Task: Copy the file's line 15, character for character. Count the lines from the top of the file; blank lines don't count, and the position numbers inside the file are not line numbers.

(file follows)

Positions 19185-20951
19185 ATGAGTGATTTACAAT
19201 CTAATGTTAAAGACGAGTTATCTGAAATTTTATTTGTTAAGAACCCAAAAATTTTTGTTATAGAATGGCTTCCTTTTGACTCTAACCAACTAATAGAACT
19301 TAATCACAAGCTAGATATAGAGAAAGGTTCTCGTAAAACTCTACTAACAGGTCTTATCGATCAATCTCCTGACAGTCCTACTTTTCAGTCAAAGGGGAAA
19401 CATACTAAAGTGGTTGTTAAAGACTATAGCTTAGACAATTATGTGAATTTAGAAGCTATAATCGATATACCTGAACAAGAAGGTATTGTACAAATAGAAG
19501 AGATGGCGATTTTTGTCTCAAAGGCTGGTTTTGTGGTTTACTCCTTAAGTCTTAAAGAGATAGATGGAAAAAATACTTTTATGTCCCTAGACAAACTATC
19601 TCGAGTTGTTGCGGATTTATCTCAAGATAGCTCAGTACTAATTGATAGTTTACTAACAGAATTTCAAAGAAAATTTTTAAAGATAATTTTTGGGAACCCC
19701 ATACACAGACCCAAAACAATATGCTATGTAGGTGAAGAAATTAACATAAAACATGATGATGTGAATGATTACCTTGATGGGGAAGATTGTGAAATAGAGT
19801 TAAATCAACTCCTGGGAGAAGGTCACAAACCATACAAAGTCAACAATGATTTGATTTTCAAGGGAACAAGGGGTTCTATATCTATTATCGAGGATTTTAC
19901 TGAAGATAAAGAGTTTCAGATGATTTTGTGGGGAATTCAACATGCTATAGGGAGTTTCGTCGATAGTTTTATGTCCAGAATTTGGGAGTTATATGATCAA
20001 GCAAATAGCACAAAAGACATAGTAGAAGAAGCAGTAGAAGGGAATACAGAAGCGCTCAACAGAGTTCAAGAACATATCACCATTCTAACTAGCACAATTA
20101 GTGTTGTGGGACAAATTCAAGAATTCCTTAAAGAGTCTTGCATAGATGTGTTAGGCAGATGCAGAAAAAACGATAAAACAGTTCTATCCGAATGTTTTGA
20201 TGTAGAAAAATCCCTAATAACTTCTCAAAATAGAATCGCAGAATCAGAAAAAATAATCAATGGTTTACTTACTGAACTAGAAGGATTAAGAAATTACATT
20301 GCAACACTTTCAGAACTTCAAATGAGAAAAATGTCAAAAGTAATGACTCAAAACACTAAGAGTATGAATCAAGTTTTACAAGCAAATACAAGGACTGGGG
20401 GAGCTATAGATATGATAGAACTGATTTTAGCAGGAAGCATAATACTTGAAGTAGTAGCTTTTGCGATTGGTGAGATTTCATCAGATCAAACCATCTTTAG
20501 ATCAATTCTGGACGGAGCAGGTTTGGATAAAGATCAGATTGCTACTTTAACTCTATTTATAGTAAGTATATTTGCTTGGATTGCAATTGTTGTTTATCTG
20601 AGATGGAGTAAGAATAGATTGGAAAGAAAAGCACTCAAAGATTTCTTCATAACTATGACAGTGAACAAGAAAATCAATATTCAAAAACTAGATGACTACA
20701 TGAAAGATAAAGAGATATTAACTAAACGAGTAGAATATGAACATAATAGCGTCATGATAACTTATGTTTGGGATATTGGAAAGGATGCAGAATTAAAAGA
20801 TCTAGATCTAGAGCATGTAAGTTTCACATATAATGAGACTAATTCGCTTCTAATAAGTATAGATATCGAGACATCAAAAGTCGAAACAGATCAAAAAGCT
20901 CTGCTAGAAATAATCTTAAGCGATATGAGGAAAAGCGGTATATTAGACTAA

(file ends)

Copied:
20401 GAGCTATAGATATGATAGAACTGATTTTAGCAGGAAGCATAATACTTGAAGTAGTAGCTTTTGCGATTGGTGAGATTTCATCAGATCAAACCATCTTTAG